(Ellenton, FL — January 15, 2017) – One circus’ end in 2016 is slated to continue in 2017. Another circus, in existence for 146 years, is slated to close in a matter of months.
We’d probably all be better off with the latter.
Citing ongoing fights with animal rights groups, coupled with high operating costs and declining ticket sales, officials the Ringling Brothers and Barnum & Bailey Circus announced on January 14 that the show would close permanently in May 2017.
In an attempt to mollify animal rights activists from both the Humane Society of the United States and People for the Ethical Treatment of Animals (PETA), the circus announced it would cease using elephants in its acts; the last elephants appeared in May 2016. But the loss of the elephants apparently led to the declining ticket sales.
At least, that’s the official line officials are taking.
“Why would people choose to go to the Ringling Brothers circus when the presidential campaign of 2016 was in full swing for about 18 months?” asked a political scientist, speaking on condition of anonymity. “I think the American public found the circus that was Election 2016 to be vastly more entertaining than a 150-year-old show filled with animals and acrobats.
“You can’t compare what was entertaining in 1916, much less 1876, to what was entertaining in 2016. The 2016 POTUS Clown Car was the only one people were watching last year. And that’s likely what did Ringling Brothers in.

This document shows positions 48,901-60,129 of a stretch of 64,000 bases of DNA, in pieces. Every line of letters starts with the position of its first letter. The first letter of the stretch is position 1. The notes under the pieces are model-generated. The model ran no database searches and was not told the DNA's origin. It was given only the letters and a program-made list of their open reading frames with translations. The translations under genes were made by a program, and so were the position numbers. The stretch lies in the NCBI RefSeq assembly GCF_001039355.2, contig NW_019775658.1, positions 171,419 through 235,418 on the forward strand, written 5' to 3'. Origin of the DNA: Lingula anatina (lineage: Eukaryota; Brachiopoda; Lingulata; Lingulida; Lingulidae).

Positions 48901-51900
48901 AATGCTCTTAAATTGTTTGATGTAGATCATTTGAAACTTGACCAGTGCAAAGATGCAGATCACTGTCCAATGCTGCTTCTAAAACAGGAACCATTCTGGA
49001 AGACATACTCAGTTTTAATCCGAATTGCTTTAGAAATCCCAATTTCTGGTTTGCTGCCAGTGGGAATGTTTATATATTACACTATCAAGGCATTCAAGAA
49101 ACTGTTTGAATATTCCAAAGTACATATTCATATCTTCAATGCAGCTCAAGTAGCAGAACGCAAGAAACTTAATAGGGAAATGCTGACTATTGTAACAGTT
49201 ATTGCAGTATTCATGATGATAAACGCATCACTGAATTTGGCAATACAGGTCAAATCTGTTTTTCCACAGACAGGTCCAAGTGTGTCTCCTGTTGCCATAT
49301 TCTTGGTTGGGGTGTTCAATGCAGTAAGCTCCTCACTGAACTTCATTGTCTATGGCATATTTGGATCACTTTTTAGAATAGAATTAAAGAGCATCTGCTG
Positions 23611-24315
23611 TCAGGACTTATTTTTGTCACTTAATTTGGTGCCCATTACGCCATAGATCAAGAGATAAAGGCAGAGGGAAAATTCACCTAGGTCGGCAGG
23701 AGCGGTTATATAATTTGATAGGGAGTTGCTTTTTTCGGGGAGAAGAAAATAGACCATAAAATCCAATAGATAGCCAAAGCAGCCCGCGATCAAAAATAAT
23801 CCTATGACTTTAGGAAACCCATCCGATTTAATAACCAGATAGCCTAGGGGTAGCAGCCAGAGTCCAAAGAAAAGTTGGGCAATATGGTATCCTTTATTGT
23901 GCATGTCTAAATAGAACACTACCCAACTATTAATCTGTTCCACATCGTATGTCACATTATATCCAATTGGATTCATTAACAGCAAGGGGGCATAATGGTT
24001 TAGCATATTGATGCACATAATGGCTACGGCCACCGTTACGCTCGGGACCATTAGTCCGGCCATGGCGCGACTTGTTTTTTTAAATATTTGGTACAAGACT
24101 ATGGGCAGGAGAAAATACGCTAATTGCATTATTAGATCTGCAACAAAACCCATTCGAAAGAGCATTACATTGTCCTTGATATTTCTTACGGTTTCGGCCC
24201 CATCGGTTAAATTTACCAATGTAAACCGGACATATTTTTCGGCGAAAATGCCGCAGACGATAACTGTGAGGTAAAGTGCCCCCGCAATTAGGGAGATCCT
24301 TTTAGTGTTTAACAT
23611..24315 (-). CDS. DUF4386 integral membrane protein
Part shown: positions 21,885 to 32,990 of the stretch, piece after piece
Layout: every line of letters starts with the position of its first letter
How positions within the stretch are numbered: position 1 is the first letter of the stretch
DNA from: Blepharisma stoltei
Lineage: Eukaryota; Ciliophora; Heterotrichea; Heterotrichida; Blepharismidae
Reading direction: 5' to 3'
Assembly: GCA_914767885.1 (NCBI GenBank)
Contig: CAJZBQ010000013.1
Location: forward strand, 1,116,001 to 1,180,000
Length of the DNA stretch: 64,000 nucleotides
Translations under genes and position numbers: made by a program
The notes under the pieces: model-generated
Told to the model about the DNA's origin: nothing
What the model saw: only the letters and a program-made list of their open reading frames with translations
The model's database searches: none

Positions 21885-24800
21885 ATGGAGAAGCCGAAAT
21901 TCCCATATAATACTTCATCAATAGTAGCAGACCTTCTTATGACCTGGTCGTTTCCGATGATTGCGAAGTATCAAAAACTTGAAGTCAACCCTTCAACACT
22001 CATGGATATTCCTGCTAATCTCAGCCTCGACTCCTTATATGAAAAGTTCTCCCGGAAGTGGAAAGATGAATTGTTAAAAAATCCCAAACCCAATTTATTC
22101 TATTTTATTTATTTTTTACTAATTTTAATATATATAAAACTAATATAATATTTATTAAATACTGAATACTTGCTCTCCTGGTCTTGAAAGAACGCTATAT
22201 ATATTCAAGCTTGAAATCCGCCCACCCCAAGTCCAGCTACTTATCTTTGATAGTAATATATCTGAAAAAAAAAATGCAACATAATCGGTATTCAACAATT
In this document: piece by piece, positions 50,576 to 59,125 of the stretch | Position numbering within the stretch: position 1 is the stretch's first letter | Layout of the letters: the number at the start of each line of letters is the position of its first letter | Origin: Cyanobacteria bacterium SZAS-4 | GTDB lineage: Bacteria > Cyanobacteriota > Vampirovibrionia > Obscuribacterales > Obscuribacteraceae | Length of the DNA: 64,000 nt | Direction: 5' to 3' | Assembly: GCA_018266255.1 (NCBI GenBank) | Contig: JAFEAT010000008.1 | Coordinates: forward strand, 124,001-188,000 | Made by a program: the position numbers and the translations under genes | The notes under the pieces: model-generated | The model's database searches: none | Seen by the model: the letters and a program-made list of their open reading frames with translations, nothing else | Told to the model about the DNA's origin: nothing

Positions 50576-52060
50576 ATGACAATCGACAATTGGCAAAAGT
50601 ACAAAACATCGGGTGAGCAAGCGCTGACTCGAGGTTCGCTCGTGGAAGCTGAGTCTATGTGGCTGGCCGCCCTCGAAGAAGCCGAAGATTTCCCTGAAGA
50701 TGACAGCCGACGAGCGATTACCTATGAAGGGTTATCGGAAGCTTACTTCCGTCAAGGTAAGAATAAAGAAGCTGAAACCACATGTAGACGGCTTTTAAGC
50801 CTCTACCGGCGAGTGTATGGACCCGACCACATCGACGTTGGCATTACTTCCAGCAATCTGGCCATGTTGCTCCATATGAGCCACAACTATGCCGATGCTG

“The circus got rid of its elephants. Election 2016 had Chris Christie (R-NJ) for a while. Add in a mass-murderer, an Irish skeleton, and an orangutan who’s an adulterous, anti-Asian, anti-Catholic, anti-disabled, anti-Hispanic, anti-immigrant, anti-Muslim, anti-obesity, anti-Semitic, anti-veteran, homophobic, Islamophobic, hypocritical, misogynistic, narcissistic, paranoid, pathologically lying, pro-Klan, psychopathic, racist, schizophrenic, small-membered, sociopathic, treasonous, xenophobic bully and it’s no contest as to which is more entertaining.”
Many Americans waxed nostalgic at the prospect of the end of an American institution, albeit a controversial one.
“I remember attending the circus when I was in my teens,” said a circus enthusiast, speaking on condition of anonymity. “I remember sitting with my aunt and uncle as the elephants walked the ring with a train full of four-year-olds in tow. My aunt marveled at how the kiddies looked like they were about to throw up from being asphyxiated by the smell of the elephant dung.
“Now, those were good times!”
The circus traces its origins back to Phineas Taylor “P.T.” Barnum in 1871. He teamed up with James Anthony Bailey to produce the “Barnum & Bailey Circus” in 1882. Purchased by the Ringling Brothers in 1906, it merged with their “Ringling Brothers World’s Greatest Shows” in 1919 to form the “Ringling Brothers and Barnum & Bailey Circus” known today.
Circus officials were forced to agree with the assessment of the anonymous political scientist
“All we could offer was a gorilla capable of disemboweling a human being while flinging its waste at spectators,” said a circus spokesman, speaking on condition of anonymity. Now we’re about to have an orangutan for president who’s capable of setting off trade wars and annihilating humanity via nuclear holocaust. How are we supposed to compete with that?”